3 minute read

Should Parents Be Worried About “Facebook Places”?

Last Updated: July 27, 2021

Luke Gilkerson
Luke Gilkerson

Luke Gilkerson has a BA in Philosophy and Religious Studies and an MA in Religion. He is the author of Your Brain on Porn and The Talk: 7 Lessons to Introduce Your Child to Biblical Sexuality. Luke and his wife Trisha blog at IntoxicatedOnLife.com

Facebook Places is the newest app for Smartphone users that allows you to mark your current location on planet Earth. Similar to Gowalla or FourSquare, this geo-location service allow you to “check in” at a location and broadcast that information to other Places users.

Not only can you tag yourself at a current location, but your Facebook friends can tag you as well. Whether you check in yourself or are tagged by someone else, your location is published on your Facebook newsfeed.

Facebook Places is not an automatic tracker, broadcasting your location at all times. It only says where you are when you “check in” or are tagged by someone else.

Should this new application scare parents?

Fear of Predators

Since the creation of geo-location services, parents and Internet safety gurus alike have been concerned about whether this gives sexual predators an edge on tracking down victims. Technically speaking, yes. Children have been known to disclose their locations online to strangers (such as through chat rooms) only to result in classic instances of kidnapping. The same could happen with Facebook Places.

However, the vast majority of sexual predation cases are not like this. Most predators take time to develop relationships with their victims. Most cases involve multiple forms of contact with the minor (online communications, telephone, sending gifts or money, etc.). About 95% of cases do not involve the offenders trying to deceive their victims by saying they are their peers. Offenders are also typically open with their victims about their sexual intentions in their online communications.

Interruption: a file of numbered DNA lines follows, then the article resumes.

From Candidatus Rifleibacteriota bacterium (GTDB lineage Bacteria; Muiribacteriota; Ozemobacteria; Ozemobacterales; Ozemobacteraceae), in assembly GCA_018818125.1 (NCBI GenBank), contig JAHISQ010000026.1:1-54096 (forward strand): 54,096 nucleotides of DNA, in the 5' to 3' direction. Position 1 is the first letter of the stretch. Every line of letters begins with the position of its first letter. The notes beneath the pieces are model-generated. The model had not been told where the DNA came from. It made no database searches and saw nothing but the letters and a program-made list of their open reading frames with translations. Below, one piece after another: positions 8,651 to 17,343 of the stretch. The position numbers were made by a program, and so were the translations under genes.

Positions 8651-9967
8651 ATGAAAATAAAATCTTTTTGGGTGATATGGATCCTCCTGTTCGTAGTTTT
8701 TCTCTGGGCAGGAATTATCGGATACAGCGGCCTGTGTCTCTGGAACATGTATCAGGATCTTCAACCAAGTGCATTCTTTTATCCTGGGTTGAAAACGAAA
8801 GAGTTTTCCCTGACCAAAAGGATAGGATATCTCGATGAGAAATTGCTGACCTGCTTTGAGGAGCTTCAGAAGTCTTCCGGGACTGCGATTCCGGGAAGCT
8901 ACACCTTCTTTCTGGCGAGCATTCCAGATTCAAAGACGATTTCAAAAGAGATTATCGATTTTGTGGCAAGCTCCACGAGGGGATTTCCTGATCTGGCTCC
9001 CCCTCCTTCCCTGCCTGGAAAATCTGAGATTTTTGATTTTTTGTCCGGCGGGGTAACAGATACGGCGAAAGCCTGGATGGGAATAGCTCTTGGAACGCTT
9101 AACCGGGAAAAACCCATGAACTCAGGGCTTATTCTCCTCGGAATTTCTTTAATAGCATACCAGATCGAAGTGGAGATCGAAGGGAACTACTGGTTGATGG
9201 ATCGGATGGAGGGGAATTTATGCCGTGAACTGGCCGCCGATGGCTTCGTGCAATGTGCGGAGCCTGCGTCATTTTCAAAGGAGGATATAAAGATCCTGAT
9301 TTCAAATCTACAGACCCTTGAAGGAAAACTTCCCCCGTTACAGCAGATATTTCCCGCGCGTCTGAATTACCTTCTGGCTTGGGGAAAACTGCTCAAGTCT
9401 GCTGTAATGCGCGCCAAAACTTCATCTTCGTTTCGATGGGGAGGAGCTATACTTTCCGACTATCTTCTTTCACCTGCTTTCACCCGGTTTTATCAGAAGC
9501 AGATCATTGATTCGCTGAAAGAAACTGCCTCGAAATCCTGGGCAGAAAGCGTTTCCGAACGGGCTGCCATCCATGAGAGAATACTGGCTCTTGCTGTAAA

Most predators “groom” victims through a process of flattery, sympathy, and investing time in their online relationships. In about half of predator cases, investigators describe victims as being “in love” with or having feelings of close friendship toward the offenders. Most victims meet with offenders more than once, some even choosing to live with them for a period of time.

The more likely danger is not a child being kidnapped by disclosing their location on Facebook Places, but a child using Facebook Places to arrange a meeting with a predator who has been grooming them. This means proactive parents should not merely be concerned about disabling Facebook Places on their child’s cell phone. Parents should be more concerned about whether their kids or their kids’ friends are susceptible to grooming.

At-risk teens are those who are willing to talk about sex online, post seductive pictures of themselves or others, or openly express an interest in romance. If you have questions about the grooming process or suspect your child might be a target, call the Cyber Tipline at 1-800-843-5678.

Changing Your Facebook Settings

As they say, an ounce of prevention is worth a pound of cure. If you are concerned that your child might misuse Facebook Places, remove this application from their phone. If you feel you cannot monitor their use of this app successfully, it is better to do without it.

You should also take time to make sure others cannot tag your child’s location using Facebook Places. Here’s a step-by-step guide to changing your child’s Facebook setttings:

1. Check in to your child’s Facebook account.

2. Go to the upper right hand corner and click on the “Account” menu. Click on “Privacy Settings.”

3. Under “Sharing on Facebook” click the “Custom” link, and then click “Customize Settings” in the next pane.

4. Look under “Things I Share” to find “Places I check in.” Set this to “Only Me.” You can also customize this further to only share this with specific people.

5. Also under “Things I share” is “Include me in ‘People Here Now’ after I check in.” Uncheck “Enable” to turn this off.

6. Look under “Things others share” and find “Friends can check me into Places.” Check “Disable.”

If you are helping your child adjust their settings, use it as an opportunity to teach them about online privacy. What other notifications can people see on your child’s Facebook account? Is it only their friends who can see their information? What can their friends’ friends see? Use Facebook’s privacy settings to prevent others from finding personal information you believe is important to hide.